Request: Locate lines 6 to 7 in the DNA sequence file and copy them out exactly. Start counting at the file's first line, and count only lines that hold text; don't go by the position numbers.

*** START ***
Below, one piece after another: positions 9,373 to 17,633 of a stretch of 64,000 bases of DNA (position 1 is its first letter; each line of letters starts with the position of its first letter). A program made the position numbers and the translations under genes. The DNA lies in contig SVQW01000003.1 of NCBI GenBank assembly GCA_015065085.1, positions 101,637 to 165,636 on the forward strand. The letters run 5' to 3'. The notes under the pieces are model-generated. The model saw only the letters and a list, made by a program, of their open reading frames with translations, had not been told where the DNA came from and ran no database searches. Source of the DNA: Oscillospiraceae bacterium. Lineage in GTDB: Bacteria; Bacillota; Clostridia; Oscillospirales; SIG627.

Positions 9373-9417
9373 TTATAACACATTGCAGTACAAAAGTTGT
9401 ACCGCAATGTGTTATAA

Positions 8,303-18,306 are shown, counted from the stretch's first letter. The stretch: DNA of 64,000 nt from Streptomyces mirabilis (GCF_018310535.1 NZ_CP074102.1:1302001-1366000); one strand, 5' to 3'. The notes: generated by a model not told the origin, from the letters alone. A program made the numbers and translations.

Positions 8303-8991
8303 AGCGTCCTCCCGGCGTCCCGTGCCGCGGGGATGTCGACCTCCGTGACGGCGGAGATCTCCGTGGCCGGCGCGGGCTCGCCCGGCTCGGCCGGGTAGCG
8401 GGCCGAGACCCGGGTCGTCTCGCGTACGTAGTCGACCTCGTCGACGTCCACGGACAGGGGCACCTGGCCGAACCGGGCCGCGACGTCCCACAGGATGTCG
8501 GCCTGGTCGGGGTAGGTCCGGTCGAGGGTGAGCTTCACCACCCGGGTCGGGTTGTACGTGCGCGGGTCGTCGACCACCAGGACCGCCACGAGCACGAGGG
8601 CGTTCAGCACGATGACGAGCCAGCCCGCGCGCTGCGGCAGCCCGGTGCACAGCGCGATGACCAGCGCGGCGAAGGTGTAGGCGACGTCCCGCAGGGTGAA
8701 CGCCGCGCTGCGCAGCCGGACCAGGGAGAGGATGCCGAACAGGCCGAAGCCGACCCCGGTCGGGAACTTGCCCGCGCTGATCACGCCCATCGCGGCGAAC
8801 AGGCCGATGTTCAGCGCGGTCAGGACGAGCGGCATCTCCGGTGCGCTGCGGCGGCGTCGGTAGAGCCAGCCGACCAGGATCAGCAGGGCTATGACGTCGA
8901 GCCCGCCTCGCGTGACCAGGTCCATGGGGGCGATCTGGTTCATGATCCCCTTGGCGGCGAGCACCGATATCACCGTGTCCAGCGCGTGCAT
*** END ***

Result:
Positions 8303-8991
8303 AGCGTCCTCCCGGCGTCCCGTGCCGCGGGGATGTCGACCTCCGTGACGGCGGAGATCTCCGTGGCCGGCGCGGGCTCGCCCGGCTCGGCCGGGTAGCG